"We will perish here!"
The small Lebanese town of Arsal close to the Syrian border is a hive of activity. Swarms of Toyotas with tinted windows, large SUVs and rattling off-road motorcycles roar past. The vehicles cram themselves into the labyrinth of narrow alleyways and continue their journeys along rough gravel tracks.
Some of the vehicles have Lebanese number plates, but most of them are Syrian. This is because since the outbreak of the Syrian conflict, more than 100,000 Syrian refugees have fled to Arsal – and that number is increasing by the day. Only half as many Lebanese live here, their houses like islands in a sea of newly-erected tent camps.
Mostafa lives in one of these refugee camps. He fled to Lebanon from the city of Homs, which has been devastated by the war. When the 27-year-old reached Arsal, he thought he had survived the worst. He found a tent for his family of five and secured support from the UN Refugee Agency (UNHCR). It wasn't much; just enough to get by. Today, one year after his arrival, he has lost everything. Early last year, there were increasingly frequent reports that Islamist groups such as the Syrian Nusra Front and "Islamic State" were advancing on the mountains around Arsal from Syria. By August, the town was the scene of heavy fighting between the Islamists and the Lebanese army.
Terrorists in Arsal
The Syrian refugees found themselves caught between the frontlines. "The soldiers shelled the camp, and we had to run for our lives. From a distance, we saw our tents suddenly ablaze," says Mostafa, who still can't get the images out of his head. All his belongings went up in flames during the clashes, which went on for five days. Five days during which he and his family held out in an abandoned building without food or water. "The children cried every day because they were hungry and thirsty. They asked me to fetch them something to eat, and I replied that if I went out, I would be killed by snipers," says Mostafa.
The battles heightened tensions between Lebanese and refugees in the town. The situation was exacerbated by the fact that the Syrian Islamists had abducted a few dozen members of the Lebanese security forces. "The army held us Syrians responsible for everything. They accused us of being in league with the jihadists," says Mostafa. He opens his arms in a gesture of helplessness. "Many of us were arrested and interrogated. Why? What did we do, apart from run for our lives?" he asks.
After the clashes, Mostafa's family was homeless, as they could not afford a tent for around €120. Eventually, he secured some assistance from the URDA (Union of Relief and Development Associations), a Lebanese NGO. It covered the cost of accommodation just down from their old camp, which is still just scorched earth to this day.
The refugees are waiting in vain for help from the UNHCR and other international aid agencies. This is the priority issue in the tent occupied by Samar, sitting together with her mother-in-law's sister, Sharihan, and her friend Iman. "How are we supposed to survive the winter? We don't have any fuel for the heaters. There isn't enough food, blankets, carpets and shoes for the children," Samar complains, pointing to her three-year-old son's sandals, which are full of holes.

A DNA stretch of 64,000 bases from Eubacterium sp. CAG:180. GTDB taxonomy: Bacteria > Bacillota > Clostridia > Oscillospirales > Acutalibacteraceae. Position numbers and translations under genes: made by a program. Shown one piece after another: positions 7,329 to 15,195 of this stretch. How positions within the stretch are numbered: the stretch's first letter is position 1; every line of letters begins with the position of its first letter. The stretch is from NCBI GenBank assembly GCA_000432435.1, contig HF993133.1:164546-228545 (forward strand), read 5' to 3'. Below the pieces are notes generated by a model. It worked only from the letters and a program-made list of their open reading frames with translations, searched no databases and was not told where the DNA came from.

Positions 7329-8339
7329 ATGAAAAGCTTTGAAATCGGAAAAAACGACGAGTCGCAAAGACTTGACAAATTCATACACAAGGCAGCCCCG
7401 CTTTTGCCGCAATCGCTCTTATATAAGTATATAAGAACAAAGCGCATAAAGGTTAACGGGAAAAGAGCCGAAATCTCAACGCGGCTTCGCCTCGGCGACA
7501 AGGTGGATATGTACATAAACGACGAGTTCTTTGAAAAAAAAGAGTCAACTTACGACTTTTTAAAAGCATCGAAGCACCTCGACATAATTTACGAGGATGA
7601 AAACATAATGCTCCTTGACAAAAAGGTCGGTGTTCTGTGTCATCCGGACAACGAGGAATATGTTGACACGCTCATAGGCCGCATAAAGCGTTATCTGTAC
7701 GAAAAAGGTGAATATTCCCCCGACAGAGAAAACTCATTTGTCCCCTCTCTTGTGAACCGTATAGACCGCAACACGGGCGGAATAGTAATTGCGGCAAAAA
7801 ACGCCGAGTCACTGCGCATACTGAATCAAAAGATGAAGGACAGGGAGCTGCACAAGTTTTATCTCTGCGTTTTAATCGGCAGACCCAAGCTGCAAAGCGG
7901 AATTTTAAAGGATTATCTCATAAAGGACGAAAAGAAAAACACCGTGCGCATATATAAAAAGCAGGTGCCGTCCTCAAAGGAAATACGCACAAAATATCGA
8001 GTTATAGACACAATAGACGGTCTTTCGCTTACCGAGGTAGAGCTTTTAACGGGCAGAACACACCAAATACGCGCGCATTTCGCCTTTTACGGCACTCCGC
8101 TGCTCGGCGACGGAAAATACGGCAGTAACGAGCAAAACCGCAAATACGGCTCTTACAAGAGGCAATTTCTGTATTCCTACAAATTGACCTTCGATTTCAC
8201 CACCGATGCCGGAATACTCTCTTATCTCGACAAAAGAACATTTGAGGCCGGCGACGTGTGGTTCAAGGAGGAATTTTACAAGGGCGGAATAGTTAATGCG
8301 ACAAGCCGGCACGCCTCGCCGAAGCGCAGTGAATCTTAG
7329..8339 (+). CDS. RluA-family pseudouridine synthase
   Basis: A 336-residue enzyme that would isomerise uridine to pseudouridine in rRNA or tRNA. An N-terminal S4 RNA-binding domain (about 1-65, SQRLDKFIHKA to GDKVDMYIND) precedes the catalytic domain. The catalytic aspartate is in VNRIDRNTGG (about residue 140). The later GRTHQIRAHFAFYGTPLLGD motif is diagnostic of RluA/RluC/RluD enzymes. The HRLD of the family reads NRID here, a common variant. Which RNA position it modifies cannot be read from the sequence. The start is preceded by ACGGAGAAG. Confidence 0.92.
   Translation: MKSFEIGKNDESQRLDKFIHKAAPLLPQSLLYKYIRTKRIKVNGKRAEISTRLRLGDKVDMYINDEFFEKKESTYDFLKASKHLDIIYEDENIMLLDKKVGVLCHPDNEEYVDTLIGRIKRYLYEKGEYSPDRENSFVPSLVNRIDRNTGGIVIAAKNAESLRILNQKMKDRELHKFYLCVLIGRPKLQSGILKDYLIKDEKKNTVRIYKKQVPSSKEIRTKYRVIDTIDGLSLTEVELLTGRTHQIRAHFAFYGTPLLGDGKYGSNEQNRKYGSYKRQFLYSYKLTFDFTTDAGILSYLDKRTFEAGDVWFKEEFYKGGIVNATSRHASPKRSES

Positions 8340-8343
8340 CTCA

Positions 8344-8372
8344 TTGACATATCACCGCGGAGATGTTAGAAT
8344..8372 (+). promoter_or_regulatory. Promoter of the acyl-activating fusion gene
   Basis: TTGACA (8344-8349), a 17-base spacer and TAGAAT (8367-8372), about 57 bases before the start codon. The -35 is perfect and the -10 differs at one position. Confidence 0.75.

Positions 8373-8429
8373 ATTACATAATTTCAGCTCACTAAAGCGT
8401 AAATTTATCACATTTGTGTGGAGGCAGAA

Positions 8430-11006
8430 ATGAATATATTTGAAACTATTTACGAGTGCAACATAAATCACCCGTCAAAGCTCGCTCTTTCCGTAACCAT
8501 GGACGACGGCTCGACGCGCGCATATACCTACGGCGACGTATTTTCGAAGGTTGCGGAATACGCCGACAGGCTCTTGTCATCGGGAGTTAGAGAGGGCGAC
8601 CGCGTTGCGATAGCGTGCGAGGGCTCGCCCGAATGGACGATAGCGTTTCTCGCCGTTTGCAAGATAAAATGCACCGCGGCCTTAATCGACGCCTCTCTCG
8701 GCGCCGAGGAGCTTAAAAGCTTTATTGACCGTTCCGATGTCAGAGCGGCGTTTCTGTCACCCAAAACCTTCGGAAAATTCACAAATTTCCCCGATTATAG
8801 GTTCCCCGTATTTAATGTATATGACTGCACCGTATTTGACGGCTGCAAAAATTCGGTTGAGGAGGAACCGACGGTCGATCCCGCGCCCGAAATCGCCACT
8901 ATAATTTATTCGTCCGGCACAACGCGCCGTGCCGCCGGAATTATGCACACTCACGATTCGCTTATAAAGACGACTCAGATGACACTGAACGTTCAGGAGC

Samar's husband has been paralysed since suffering a stroke last year, and cannot provide for the family. When supplies began to dwindle following the violence, she set out alone for the provincial capital Zahle, where the UNHCR has an office. But she didn't get very far. Lebanese soldiers stopped her at a checkpoint just outside Arsal. "They asked me to produce documents that I'd never heard of and that I didn't have. Then they sent me back," says Samar.
An open-air prison
"Arsal is like a huge open-air prison for us and the children. We can't return to Syria and we can't go any further into Lebanon. We will perish here," says Iman, a young mother. She catches hold of her five-year-old son. The little boy has a bad squint affecting his left eye. The problem started two days ago. Iman is very worried and wants to get him to an ophthalmologist in Beirut as soon as possible. But the soldiers stationed on the town's border turned her away too.
In the tent next door, Abu Ahmad is kneeling on a mat on the floor. Like Iman's son, he is in urgent need of specialist medical attention. The 47-year-old has almost completely lost his voice because of an untreated case of laryngitis. Mostafa appears at the entrance to the tent. He wants to translate for Abu Ahmad, whose croaky voice is difficult to understand for those not used to it.
Abu Ahmad comes from Qusair in Syria, previously regarded as a Free Syrian Army rebel stronghold. Eighteen months ago, the Assad regime captured the city with the help of the Lebanese Hezbollah militia. More than 50 men forced their way into Abu Ahmad's house to take him away. To this day, he doesn't know why. He claims there were no direct links between himself and the Syrian opposition.
He opens his mouth wide. Many of his teeth are missing. His tormenters pulled them out, scorched his hands in fire from flamethrowers and abused him with powerful electric shocks. He was tortured every day for seven months, before his captors just released him somewhere on the Lebanese border. "He fell ill in prison and hasn't been able to speak since," Mostafa explains. In Arsal, Abu Ahmad feels like a prisoner again.
Should clashes flare up again, he and thousands of other refugees will be trapped. Their tents offer no protection against bullets, missiles and bombs. Says Mostafa: "We left Syria because of the war. But the war is hot on our heels."
© Deutsche Welle 2014
Translated from the German by Nina Coon